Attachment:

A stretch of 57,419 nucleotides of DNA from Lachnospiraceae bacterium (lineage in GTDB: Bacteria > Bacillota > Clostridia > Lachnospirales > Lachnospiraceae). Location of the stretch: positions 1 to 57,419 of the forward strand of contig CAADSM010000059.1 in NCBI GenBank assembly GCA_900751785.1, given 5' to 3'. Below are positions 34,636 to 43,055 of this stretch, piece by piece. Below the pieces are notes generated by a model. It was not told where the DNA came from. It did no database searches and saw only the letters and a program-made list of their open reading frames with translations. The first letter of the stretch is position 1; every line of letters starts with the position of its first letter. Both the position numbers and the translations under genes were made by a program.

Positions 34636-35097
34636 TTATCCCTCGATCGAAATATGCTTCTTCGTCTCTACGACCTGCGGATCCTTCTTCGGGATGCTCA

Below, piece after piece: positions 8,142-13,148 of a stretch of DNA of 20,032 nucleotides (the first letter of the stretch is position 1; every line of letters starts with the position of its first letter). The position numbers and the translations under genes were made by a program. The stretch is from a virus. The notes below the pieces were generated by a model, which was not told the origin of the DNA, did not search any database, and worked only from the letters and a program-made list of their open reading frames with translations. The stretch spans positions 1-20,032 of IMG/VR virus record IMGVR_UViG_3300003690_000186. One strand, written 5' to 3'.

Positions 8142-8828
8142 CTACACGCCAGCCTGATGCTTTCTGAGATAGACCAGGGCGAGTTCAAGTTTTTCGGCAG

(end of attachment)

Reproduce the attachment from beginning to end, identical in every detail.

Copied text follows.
A stretch of 57,419 nucleotides of DNA from Lachnospiraceae bacterium (lineage in GTDB: Bacteria > Bacillota > Clostridia > Lachnospirales > Lachnospiraceae). Location of the stretch: positions 1 to 57,419 of the forward strand of contig CAADSM010000059.1 in NCBI GenBank assembly GCA_900751785.1, given 5' to 3'. Below are positions 34,636 to 43,055 of this stretch, piece by piece. Below the pieces are notes generated by a model. It was not told where the DNA came from. It did no database searches and saw only the letters and a program-made list of their open reading frames with translations. The first letter of the stretch is position 1; every line of letters starts with the position of its first letter. Both the position numbers and the translations under genes were made by a program.

Positions 34636-35097
34636 TTATCCCTCGATCGAAATATGCTTCTTCGTCTCTACGACCTGCGGATCCTTCTTCGGGATGCTCA

Below, piece after piece: positions 8,142-13,148 of a stretch of DNA of 20,032 nucleotides (the first letter of the stretch is position 1; every line of letters starts with the position of its first letter). The position numbers and the translations under genes were made by a program. The stretch is from a virus. The notes below the pieces were generated by a model, which was not told the origin of the DNA, did not search any database, and worked only from the letters and a program-made list of their open reading frames with translations. The stretch spans positions 1-20,032 of IMG/VR virus record IMGVR_UViG_3300003690_000186. One strand, written 5' to 3'.

Positions 8142-8828
8142 CTACACGCCAGCCTGATGCTTTCTGAGATAGACCAGGGCGAGTTCAAGTTTTTCGGCAG